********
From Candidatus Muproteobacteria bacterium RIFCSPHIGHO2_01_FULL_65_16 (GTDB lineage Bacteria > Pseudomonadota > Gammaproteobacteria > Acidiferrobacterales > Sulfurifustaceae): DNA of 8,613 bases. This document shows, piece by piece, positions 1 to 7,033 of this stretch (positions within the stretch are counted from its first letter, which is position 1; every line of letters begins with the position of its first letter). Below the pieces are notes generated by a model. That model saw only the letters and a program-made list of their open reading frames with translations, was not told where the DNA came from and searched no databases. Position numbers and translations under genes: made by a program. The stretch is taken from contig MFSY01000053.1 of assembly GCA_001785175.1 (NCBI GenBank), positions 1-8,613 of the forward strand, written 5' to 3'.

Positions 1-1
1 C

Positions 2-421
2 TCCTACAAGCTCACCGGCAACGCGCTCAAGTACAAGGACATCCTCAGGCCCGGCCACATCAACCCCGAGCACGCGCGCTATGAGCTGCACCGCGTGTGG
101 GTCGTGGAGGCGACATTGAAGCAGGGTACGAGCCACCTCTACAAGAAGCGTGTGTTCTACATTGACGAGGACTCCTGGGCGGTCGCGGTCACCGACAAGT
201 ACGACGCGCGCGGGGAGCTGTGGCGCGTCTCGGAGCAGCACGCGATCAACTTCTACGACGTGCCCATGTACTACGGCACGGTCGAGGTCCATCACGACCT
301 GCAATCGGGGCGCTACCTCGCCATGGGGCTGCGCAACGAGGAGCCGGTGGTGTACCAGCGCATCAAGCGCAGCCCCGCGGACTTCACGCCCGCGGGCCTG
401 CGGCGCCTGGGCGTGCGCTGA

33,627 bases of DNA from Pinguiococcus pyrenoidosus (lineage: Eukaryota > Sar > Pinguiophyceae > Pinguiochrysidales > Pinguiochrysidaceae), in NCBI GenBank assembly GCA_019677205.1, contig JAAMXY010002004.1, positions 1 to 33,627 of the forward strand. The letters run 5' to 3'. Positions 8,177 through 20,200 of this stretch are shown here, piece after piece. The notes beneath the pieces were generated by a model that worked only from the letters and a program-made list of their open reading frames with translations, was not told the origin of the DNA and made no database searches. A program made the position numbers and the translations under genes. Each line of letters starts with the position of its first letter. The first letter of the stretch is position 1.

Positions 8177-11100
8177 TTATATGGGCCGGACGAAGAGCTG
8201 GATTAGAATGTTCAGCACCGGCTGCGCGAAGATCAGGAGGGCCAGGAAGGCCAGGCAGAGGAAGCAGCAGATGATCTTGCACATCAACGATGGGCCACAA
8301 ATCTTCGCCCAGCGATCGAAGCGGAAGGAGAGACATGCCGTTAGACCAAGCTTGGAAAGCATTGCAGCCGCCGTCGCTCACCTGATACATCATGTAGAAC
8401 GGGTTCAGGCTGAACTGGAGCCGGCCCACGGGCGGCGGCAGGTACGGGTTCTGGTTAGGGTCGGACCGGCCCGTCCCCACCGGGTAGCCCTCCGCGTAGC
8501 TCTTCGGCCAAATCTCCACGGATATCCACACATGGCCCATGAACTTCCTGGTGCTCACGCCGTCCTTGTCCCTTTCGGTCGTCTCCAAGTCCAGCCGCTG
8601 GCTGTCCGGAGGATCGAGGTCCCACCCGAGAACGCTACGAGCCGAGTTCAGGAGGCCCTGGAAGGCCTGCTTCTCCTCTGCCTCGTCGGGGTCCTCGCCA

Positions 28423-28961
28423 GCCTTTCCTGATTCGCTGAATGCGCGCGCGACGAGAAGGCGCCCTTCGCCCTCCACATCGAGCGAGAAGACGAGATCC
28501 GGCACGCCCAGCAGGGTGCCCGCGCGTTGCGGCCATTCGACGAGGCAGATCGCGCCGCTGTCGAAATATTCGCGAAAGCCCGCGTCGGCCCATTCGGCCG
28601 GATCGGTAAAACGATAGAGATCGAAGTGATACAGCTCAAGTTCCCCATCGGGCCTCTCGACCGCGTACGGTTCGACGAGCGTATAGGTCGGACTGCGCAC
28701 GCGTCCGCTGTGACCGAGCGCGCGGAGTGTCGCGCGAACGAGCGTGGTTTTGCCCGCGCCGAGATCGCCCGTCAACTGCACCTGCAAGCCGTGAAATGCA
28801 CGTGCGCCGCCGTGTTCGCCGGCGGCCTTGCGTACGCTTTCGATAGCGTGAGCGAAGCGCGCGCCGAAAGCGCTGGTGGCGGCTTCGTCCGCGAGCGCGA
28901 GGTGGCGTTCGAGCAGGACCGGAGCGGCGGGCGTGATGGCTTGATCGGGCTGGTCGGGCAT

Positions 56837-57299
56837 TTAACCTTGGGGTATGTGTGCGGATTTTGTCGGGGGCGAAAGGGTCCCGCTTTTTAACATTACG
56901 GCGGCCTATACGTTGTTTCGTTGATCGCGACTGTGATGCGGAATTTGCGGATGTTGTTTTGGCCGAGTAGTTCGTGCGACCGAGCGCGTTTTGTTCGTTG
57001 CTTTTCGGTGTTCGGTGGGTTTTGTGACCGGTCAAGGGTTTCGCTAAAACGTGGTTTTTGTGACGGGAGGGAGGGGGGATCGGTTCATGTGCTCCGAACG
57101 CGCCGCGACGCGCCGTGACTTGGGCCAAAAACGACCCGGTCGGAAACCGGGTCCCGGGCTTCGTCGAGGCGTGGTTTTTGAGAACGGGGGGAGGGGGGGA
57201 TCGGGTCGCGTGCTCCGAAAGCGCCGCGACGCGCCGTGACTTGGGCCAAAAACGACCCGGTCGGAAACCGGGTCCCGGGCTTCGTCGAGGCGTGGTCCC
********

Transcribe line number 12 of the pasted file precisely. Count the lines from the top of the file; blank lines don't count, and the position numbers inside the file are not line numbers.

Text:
8177 TTATATGGGCCGGACGAAGAGCTG